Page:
With the important January 1st, 2023, reinsurance renewals fast approaching, executives from some of the world’s largest reinsurers have highlighted inflation as a key starting point, and stressed the need to get paid for the elevated risk environment.
Earlier today, Andy Marcell, Chief Executive Officer (CEO) of Aon Reinsurance Solutions, moderated a panel focused on the 2023 renewals.
Speakers included: Mike Mitchell, Head P&S Underwriting Reinsurance, Swiss Re; Jacques Bonneau, President and CEO of PartnerRe; Stefan Golling, Member of the Board of Management of Munich Re; and Dr. Michael Pickel, Member of the Executive Board – Property & Casualty, Hannover Re.
The insightful discussion covered a range of topics and challenges facing sellers and buyers of protection ahead of the 2023 reinsurance renewals.
According to Mitchell, when thinking about the macroeconomic landscape, the most important thing on Swiss Re’s mind at the moment is inflation, which he explained is most pertinent to the reinsurance proposition, notably excess of loss structures.
“So, probably the most important starting point for us is to think about how we project forward the inflationary expectations. How we match those up with both geographical and product drivers to try and work out what the impact should be, in terms of how we’re estimating future loss potential as we look forward to renewals, where the average loss will probably only be paid nine to 12 months out from now on pieces of business that we’re looking at.
“So, that’s a really, really complicated starting point, and I think that’s the baseline for everything else,” said Mitchell.
Hannover Re’s Dr. Pickel agreed, saying that it’s a very complex picture that the industry has to try and get its hands around.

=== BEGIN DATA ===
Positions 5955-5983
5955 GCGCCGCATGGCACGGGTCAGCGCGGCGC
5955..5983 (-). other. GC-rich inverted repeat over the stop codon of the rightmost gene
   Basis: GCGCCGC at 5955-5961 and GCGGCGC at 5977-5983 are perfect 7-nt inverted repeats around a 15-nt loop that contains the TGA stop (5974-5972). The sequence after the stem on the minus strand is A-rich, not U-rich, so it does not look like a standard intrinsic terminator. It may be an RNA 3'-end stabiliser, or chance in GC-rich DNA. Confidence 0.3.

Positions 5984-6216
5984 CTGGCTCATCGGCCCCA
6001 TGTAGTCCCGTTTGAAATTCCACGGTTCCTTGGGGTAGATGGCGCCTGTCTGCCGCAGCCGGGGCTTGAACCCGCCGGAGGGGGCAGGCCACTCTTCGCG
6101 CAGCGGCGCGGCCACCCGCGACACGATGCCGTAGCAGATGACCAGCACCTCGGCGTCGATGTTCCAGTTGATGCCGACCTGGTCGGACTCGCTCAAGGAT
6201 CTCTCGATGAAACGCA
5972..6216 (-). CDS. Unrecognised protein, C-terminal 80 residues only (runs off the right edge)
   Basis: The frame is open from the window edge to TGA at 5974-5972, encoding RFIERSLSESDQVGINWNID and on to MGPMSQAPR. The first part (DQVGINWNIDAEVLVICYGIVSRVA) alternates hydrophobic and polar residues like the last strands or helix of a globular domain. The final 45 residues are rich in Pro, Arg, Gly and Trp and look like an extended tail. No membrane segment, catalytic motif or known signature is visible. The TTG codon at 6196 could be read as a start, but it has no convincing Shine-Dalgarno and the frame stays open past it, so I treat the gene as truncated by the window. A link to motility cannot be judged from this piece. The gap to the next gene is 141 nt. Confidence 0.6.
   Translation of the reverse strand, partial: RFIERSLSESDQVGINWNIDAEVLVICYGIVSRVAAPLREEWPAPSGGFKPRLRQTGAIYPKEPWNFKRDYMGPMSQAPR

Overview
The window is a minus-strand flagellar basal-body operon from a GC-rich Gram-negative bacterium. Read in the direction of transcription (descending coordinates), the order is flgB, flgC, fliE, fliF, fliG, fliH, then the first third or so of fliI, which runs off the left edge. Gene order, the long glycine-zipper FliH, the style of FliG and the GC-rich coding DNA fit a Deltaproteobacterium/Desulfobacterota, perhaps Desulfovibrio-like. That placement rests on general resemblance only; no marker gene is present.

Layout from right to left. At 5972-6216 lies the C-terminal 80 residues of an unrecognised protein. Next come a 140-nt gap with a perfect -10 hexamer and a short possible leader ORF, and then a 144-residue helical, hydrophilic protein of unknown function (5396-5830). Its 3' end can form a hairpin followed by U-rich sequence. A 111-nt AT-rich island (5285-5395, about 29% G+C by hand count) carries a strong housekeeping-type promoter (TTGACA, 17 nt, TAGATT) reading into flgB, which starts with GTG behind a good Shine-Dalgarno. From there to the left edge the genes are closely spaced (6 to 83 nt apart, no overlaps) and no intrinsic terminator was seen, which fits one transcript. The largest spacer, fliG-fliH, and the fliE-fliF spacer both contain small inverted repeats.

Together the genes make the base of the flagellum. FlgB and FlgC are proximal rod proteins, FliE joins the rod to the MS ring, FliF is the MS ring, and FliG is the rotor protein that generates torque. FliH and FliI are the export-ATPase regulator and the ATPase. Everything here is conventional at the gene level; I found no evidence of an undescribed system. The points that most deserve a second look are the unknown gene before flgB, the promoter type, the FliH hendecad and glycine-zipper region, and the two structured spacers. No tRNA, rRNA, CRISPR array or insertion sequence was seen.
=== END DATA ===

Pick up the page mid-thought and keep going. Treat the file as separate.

“I think what it really brings to the table is that we have to understand our clients and to see how they approach inflation and what they are doing with their risk profile. And, I think, this is the main challenge for this renewal, to slice and dice the business and what could be in property lines adequate, maybe is a danger to credit and surety business due to default risks, which are increasing,” he said.
“And, we have to select as well the inflation properly because it’s a very broad issue when it comes to property lines and liability lines, and to motor business which is written on an index basis,” added Dr. Pickel.
Bonneau of Bermuda-based PartnerRe underlined that risk levels, both real and perceived, are elevated on an absolute basis and year-over-year.
“You’ve got geopolitical tension with Russia / Ukraine, Russia / Europe, and perhaps the rest of the world. You’ve got China / Taiwan. I think you’re going to see some civil commotion just because of rising food prices and energy prices that are ongoing,” said Bonneau.
Adding: “I think what we’re looking at is the industry is going to be looking for continued pricing increases above inflation. We’re going to be looking to try and diversify our portfolio in order to manage the volatility that we’re being faced with. We’re going to be looking, I think, at limit management and our market share. And, clearly, a real focus on wordings in that.
“We’re open to accept the risk, but I think it’s one of those things where the risk is elevated and with that comes a need to get paid for that.”
It’s clear that insurers and reinsurers are operating in a particularly challenging environment, but as noted by Munich Re’s Golling, it’s the industry’s job to deal with that volatility.
“I think what’s different this year, and maybe that also sets a bit the tone, what’s different is in the past years we have mainly faced the challenges on the liability side of the balance sheets, and weak maybe underwriting profits could be balanced by investment returns,” said Golling. “This year, we have clearly seen by the geopolitical and macroeconomic challenges, we also face some problems on the asset side.
“So, really, as an industry, we need to come back both on the primary insurance side as well on the reinsurance side to come up with technical profits.”